Researchers from NTNU and SINTEF are using alginate to create similar scaffolding outside the body. The problem with alginate is that it doesn’t interact particularly well with cells. The cells survive, but alginate scaffolding does not promote growth in the same way that GAG scaffolds do.
The best of both worlds
The researchers say it would be ideal if they could recreate a developmental environment outside the body similar to GAGs for the cells to grow in. But GAGs are part of a larger network and depend on various constituents within the body, like collagen and glycoproteins, to form the architectural framework.
Alginate, however, has the advantage that it can form a gel and framework on its own, outside the body and under very mild conditions.
Arlov said, “We wanted to retain the beneficial properties of alginate while simultaneously introducing GAG characteristics to create better conditions for cell growth. We wanted to draw out the best of both worlds. GAGs have a variable and complicated structure, but they offer good growing conditions. Alginate, on the other hand, has a predictable and adjustable structure, but doesn’t provide as good growing conditions.”
He has managed to achieve this proper enhancement by introducing special structural properties from GAGs to alginate.
One characteristic of the molecular structure of GAGs is that they have a high number of sulfate groups. This creates a negative charge in the molecule, which allows it to bind to proteins with a positive surface. GAGs can thus act as recipients of chemical signals from the surroundings, signals that are forwarded to the cells.
“If this connection is missing, most types of cells stop growing,” says Arlov.
Alginate has no sulfate groups bound onto it, so it doesn’t have the necessary receptivity found in GAGs.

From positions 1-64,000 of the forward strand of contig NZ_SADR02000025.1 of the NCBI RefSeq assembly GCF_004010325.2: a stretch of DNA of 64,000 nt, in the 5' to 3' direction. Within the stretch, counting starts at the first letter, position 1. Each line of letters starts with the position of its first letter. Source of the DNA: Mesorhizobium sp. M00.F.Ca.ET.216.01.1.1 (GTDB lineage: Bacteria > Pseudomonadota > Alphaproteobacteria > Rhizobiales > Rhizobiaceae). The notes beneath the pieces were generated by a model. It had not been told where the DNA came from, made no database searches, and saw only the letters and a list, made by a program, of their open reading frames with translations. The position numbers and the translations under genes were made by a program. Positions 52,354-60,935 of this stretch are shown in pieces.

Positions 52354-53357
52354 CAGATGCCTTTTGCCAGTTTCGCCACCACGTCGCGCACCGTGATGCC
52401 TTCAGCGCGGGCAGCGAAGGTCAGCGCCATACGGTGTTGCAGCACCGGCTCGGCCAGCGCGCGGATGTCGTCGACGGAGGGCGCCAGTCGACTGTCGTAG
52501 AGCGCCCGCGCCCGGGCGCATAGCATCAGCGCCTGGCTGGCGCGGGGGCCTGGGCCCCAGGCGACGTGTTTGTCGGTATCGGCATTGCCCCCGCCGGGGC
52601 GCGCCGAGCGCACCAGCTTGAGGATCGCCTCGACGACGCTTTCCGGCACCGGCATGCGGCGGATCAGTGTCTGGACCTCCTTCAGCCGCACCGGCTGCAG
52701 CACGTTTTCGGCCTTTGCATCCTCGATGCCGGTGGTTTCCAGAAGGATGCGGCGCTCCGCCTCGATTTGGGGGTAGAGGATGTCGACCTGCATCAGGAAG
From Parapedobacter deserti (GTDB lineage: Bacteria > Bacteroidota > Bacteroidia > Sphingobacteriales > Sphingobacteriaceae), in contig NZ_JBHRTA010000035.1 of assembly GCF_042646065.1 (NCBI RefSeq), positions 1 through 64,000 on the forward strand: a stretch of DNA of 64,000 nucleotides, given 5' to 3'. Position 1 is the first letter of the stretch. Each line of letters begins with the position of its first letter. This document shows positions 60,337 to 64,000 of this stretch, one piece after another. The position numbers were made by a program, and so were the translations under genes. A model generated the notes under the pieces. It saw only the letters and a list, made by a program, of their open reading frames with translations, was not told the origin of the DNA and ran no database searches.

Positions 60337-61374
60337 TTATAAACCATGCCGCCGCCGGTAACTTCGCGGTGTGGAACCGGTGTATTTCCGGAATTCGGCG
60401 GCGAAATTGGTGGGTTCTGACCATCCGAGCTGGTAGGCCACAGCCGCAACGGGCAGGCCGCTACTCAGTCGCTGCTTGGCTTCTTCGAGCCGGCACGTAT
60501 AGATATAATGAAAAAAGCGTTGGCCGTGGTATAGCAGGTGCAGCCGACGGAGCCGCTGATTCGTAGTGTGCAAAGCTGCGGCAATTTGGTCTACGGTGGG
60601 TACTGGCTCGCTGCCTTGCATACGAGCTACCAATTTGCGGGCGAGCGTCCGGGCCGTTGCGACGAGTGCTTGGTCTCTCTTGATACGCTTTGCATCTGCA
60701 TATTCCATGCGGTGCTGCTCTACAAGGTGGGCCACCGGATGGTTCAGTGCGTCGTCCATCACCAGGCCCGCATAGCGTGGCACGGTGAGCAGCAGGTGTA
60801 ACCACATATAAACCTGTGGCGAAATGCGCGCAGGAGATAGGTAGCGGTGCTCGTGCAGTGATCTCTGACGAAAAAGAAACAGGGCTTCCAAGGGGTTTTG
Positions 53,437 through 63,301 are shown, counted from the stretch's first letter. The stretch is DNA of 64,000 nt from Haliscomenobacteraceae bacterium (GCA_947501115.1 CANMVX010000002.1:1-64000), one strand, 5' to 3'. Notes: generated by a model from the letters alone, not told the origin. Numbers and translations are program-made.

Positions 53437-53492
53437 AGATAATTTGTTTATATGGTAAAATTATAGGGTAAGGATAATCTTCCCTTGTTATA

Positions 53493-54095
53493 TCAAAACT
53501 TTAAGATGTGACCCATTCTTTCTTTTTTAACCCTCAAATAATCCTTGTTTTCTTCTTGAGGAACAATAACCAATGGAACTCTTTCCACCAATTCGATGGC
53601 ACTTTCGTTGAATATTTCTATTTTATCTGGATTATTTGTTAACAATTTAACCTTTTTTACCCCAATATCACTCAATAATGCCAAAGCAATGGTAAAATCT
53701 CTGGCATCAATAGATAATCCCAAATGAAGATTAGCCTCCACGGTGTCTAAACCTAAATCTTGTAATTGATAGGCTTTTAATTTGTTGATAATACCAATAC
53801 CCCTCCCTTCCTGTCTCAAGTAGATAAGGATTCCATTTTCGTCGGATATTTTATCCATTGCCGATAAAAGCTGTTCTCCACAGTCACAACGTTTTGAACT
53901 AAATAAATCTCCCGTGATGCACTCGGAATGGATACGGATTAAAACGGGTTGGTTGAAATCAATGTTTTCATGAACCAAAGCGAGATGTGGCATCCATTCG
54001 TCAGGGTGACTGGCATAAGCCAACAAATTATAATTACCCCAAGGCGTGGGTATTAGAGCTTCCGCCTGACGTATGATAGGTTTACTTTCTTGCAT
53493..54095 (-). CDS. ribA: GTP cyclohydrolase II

“Therefore, I chemically modified the alginate, and introduced sulfate groups that provide more negative charge to the alginate. We do this to obtain a structure that resembles GAGs more,” says Arlov.
More specifically, he says, “sulfated alginate can be seen as a parallel to heparin and heparan sulfate, which are related GAGs. Heparin is the most negatively charged sugar molecule we have in our bodies and it binds strongly to proteins with a positive surface, which many proteins have.”
In this way, the sulfates contribute to creating the important receptors that are found in GAGs.
“We want the cells to divide and spread, but we also want them to retain their identity. If you remove some cells from the body and allow them to grow outside the body, they may develop differently than when they were inside the body. But by using the modified alginate, the cells retain their identity,” says Arlov.
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Helps the body in transplantation
“Our sulfated alginates also affect the immune system, just like GAGs do. They can partly dampen the immune response, which may be useful in transplantation of cells encapsulated in alginate, for example,” says Arlov.
“Now,” he continues, “we’ve laid the groundwork and developed a model from which we can build good scaffolding for cells to grow in. Unlike many commercially available materials, the structure of the sulfated alginate can be fine-tuned and adapted to different cell types depending on what we wants to cultivate: skin, cartilage, an ear or maybe a new kidney down the road? Now we’re ready to test these substances in different contexts.”
Much of the cell regeneration research has been conducted in collaboration with ETH Zurich and the research group Cartilage Engineering and Regeneration Laboratory.
Article on how sulfated alginates suppress the immune response. Published in Acta Biomaterialia, 2016 Jun 11. pii: S1742-7061(16)30292-6. doi: 10.1016/j.actbio.2016.06.015.
Article about culturing cartilage tissue. Published in Advanced Functional Materials, Öztürk, E., Arlov, Ø., Aksel, S., Li, L., Ornitz, D. M., Skjåk-Bræk, G. and Zenobi-Wong, M. (2016), Sulfated Hydrogel Matrices Direct Mitogenicity and Maintenance of Chondrocyte Phenotype through Activation of FGF Signaling. Adv. Funct. Mater., 26: 3649–3662. doi:10.1002/adfm.201600092.